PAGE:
Padrões filogenéticos de comunidades vegetais em um gradiente altitudinal na Serra do Cipó, Minas Gerais, Brasil
Mattos, Jacqueline Salvi de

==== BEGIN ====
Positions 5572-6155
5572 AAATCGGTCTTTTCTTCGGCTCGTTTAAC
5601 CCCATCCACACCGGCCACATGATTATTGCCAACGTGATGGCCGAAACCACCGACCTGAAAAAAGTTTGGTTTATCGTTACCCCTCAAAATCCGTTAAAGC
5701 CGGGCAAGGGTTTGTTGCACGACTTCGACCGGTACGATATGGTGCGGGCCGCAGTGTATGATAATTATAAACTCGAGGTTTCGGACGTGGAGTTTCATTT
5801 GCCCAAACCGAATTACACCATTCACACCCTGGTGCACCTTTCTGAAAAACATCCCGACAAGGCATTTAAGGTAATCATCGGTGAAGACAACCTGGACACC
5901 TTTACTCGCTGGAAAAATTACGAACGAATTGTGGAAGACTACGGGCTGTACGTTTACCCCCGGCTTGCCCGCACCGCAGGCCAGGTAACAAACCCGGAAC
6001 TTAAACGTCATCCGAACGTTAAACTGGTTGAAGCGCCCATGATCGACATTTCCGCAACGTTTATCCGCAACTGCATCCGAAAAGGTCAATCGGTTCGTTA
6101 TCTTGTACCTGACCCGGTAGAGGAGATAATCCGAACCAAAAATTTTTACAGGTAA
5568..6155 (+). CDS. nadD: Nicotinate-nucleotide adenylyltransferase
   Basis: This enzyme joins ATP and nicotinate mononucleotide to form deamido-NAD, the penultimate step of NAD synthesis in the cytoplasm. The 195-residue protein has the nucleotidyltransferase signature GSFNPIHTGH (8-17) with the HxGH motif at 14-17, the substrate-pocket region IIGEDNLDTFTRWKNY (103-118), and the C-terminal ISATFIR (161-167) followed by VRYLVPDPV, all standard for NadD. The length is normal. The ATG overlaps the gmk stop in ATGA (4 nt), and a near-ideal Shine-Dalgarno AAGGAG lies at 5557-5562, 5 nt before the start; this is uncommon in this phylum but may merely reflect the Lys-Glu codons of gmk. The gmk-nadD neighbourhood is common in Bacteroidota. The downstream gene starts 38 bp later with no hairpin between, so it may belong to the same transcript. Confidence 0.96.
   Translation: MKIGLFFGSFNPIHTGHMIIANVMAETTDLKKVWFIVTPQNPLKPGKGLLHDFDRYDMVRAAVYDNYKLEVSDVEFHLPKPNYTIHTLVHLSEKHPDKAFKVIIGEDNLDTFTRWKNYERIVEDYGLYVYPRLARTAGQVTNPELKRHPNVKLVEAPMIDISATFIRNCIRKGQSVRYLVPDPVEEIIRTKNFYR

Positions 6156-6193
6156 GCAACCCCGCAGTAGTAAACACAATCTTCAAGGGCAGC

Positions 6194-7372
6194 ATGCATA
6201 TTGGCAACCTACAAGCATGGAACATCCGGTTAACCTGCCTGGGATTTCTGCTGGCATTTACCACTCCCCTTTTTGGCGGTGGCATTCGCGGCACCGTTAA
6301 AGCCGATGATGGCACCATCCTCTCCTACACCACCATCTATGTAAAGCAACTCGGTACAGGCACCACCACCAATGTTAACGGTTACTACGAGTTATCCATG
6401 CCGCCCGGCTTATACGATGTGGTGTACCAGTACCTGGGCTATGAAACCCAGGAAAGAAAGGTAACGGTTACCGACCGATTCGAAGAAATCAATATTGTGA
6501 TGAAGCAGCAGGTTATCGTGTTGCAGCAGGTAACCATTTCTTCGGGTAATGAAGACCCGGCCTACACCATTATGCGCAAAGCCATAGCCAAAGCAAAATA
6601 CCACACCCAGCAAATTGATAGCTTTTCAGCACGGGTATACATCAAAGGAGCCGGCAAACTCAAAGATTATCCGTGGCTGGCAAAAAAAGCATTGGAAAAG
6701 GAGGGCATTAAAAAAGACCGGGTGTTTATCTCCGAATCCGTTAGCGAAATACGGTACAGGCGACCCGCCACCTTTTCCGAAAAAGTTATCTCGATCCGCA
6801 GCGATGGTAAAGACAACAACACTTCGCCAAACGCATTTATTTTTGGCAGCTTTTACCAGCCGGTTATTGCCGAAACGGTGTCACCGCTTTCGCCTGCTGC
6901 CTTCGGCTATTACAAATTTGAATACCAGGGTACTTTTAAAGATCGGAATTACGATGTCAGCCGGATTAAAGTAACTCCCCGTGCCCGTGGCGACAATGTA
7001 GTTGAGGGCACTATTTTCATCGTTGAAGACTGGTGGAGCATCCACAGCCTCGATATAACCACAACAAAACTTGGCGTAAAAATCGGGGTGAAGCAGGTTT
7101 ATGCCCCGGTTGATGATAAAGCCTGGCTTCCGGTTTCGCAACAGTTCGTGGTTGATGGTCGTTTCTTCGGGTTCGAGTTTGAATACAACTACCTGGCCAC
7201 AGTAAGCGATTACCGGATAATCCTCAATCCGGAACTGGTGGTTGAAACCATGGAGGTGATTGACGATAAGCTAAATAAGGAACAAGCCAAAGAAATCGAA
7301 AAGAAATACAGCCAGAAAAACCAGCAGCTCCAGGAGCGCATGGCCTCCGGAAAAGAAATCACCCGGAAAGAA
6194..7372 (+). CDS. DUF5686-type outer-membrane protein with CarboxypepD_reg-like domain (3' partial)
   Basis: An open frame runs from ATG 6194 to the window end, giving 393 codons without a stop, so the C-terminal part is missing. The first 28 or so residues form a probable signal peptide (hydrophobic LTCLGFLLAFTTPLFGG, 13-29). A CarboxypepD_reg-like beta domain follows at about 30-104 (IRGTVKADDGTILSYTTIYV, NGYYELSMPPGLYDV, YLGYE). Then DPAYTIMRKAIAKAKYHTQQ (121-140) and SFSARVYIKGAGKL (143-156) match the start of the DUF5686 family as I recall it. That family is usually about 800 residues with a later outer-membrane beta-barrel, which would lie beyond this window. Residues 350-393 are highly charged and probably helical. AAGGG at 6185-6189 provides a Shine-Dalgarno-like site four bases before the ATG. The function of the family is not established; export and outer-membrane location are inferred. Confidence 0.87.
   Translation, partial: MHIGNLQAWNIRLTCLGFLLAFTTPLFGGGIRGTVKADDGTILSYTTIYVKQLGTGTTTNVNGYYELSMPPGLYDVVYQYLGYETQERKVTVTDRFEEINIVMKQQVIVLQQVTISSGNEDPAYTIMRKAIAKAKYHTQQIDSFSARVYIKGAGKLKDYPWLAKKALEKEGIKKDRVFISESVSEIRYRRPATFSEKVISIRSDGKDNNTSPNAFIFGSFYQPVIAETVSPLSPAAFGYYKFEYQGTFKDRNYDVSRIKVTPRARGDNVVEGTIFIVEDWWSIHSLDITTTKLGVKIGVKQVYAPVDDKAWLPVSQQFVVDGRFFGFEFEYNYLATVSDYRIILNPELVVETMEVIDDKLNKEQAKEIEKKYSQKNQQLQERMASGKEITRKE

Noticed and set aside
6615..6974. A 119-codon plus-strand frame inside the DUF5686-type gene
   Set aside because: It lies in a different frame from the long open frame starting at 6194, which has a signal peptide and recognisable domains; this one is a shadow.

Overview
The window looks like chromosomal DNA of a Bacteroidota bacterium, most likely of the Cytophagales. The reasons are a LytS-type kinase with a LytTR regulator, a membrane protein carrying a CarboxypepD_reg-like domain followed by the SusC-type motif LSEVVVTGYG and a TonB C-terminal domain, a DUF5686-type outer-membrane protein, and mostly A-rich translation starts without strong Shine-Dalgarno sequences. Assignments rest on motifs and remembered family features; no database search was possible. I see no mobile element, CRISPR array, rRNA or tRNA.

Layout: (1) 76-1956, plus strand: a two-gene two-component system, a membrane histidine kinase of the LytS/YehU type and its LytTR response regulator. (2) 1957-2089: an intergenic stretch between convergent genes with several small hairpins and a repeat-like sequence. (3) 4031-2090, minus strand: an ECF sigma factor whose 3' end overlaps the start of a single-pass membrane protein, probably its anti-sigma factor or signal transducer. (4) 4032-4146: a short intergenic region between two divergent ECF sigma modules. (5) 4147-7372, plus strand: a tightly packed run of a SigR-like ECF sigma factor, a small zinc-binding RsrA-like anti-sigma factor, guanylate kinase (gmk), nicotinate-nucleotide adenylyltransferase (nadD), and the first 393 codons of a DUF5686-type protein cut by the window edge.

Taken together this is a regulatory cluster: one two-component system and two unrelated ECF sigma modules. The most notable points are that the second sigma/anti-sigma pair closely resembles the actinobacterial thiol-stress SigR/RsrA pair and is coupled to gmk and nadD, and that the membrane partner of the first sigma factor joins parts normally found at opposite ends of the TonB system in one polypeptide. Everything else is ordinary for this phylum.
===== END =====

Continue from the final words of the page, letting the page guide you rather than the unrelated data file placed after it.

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Since the beginning of ecology studies, scientists have been worried in exploring natural communities and how the vary across time and space, looking for patterns to describe. Mountains are often great systems to study these patterns of diversity and how environmental factors can shape them. Phylogenetic diversity, one of the ways of measuring biological diversity, incorporates the evolutionary history of species, and along with other methods of species distributions, can help in the investigation of biogeographic patterns in many scales. In the present study, we used four metrics of phylogenetics diversity and spatial structure (phylogenetic species richness, phylogenetics species variability, specific overrepresentation score and geographic node divergence) and their relationship to environmental filters, along an elevational gradient, to study the influence of niche conservatism and node allopatry. We have studied the vascular plant flora of rocky grasslands in the Cipó Mountains, located in the Espinhaço Range, Southeastern Brazil. We allocated 180 1m² plots in five areas along the altitude gradient (ranging from 800 to 1400 m) and collected all angiosperm species present in those. We also collected soil properties and declivity. The phylogenetic species variability decreased with altitude, whereas richness increased. Therefore, the clustering of species increased towards more elevated areas. Both metrics presented significate relationships with environmental variables such as pH, nitrogen, phosphorus and potassium, confirming that intensity of environmental filters have also increased with altitude. Regarding the other two metrics, we found three allopatric nodes in the phylogeny, which separates: Monocots from Eudicots, Eriocaulaceae from Poaceae, Xyridaceae from Cyperaceae. With that we could reveal the nodes with the higher degrees of environmental and geographic divergence, which could also lead to exploration of major biogeographical changes in their distributions. Finally, we concluded that there is a pattern of phylogenetic diversity and structure along the environmental gradient of the Cipó Mountains. Thus, plant species from rocky grasslands probably have their main traits conserved, and mostly, are shaped by environmental filters.